Because customer entity 110 may use managed service center 120 to detect fraud committed by its employees, access to spider component 322 and monitor agent 324 may be restricted to a selected subset of employees of customer entity 110. Additionally, spider component 322 may be configured to collect data in a manner that is not noticeable to the normal activity of users of computing devices at customer entity 110.

FIG. 4 is a flow chart illustrating exemplary operations for performing anomalous transaction detection by system 300.

A customer, such as customer entity 110, that wishes to use the services of managed service center 120 in detecting anomalous transactions may initially setup spider component 322 and monitor agent 324 at customer entity 110. In other words, the customer may setup the client-side components of the system (act 401). For example, in one implementation, spider component 322 and monitor agent 324 may be software that customer entity 110 may download and install. In another implementation, spider component 322 and monitor agent 324 may be installed by or with the assistance of a person associated with managed service center 120.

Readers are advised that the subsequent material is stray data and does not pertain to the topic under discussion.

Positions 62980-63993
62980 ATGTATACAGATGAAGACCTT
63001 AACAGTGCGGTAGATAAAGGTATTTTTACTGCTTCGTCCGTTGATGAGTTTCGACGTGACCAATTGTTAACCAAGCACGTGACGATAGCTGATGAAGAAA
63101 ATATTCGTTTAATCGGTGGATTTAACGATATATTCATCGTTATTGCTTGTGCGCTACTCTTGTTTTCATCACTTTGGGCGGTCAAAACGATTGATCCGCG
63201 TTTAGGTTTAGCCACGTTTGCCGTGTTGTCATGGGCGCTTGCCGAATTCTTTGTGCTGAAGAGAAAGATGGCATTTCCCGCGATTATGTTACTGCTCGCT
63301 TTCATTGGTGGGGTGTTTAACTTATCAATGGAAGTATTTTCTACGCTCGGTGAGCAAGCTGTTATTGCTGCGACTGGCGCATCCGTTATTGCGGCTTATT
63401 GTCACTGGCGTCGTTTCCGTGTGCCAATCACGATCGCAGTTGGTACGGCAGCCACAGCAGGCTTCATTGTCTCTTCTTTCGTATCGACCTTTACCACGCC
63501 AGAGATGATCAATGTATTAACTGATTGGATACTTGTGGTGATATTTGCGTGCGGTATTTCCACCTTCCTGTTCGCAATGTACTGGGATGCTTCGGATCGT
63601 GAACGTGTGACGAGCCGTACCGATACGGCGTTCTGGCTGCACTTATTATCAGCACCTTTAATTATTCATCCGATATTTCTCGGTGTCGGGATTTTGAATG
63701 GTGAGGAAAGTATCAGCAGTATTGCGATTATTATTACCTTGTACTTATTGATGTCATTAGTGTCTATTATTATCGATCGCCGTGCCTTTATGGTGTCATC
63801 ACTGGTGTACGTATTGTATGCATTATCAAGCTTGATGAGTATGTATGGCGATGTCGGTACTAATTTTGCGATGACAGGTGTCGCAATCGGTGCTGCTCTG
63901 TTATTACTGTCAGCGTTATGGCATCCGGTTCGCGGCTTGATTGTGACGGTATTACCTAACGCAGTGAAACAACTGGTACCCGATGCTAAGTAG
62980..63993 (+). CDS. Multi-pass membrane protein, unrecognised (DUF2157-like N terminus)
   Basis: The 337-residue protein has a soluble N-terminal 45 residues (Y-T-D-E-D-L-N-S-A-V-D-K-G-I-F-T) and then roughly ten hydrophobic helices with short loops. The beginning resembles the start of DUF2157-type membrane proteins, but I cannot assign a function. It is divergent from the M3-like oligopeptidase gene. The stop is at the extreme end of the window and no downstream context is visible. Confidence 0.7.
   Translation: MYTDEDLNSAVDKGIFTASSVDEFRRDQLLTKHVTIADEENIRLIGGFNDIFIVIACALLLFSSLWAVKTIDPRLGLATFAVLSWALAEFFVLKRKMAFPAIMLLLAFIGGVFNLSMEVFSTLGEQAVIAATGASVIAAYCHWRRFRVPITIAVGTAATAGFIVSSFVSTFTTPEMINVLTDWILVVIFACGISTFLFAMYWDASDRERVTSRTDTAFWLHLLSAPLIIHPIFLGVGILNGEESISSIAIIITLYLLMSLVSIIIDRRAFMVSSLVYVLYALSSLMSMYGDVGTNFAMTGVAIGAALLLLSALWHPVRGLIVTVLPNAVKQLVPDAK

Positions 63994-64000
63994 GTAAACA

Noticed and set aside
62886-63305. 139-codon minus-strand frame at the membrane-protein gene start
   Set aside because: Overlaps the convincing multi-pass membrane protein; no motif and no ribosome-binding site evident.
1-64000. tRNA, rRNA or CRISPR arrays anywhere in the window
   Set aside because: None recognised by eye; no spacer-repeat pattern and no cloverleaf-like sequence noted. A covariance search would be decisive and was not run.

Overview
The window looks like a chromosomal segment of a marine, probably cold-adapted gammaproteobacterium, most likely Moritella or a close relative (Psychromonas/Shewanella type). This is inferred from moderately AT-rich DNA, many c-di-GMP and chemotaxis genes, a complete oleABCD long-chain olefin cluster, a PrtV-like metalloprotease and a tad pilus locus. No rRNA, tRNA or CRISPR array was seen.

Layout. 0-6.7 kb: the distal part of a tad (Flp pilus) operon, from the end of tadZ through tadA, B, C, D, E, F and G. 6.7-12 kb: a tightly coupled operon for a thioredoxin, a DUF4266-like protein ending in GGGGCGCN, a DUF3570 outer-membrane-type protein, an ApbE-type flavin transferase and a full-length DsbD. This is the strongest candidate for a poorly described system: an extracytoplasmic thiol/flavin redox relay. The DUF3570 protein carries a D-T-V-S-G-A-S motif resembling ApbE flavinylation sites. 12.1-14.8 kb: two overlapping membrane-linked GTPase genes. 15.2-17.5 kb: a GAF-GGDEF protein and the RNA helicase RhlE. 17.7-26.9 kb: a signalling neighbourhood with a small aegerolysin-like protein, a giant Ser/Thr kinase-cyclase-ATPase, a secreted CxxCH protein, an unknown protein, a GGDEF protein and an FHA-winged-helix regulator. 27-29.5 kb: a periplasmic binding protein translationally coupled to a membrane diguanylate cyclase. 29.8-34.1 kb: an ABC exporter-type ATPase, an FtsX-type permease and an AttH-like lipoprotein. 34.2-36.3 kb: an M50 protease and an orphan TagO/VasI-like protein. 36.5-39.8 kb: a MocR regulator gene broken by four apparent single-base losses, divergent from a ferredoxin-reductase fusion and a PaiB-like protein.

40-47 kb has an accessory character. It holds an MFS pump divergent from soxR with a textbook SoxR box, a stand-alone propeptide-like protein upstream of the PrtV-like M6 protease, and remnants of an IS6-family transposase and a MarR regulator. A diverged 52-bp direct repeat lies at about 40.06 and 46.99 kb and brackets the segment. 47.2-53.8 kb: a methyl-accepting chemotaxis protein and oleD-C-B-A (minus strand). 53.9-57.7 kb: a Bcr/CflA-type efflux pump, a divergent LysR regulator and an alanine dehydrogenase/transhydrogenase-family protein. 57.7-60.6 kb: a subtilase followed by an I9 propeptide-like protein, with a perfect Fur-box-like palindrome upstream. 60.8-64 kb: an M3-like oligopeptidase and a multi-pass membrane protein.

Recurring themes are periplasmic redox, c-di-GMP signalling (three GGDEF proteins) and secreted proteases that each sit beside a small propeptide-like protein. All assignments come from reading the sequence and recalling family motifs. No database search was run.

Customer entity 110 may configure spider component 322 and/or monitor agent 324 to access the data that the customer wishes to monitor. For example, spider component 322 may include a number of different interfaces that allow spider component 322 to interact with a number of different computing devices or software programs in the local network of customer entity 110. For example, spider component 322 may be programmable to access a number of different databases that may be stored at server devices 114 and may be configured to red data in a number of different formats. As another example, spider component 322 may include a software client that can be installed at a number of personal computing devices, such as clients 112. Spider component 322 may then be configured at each client 112 to monitor select information at that client and transmit the information to monitor agent 324.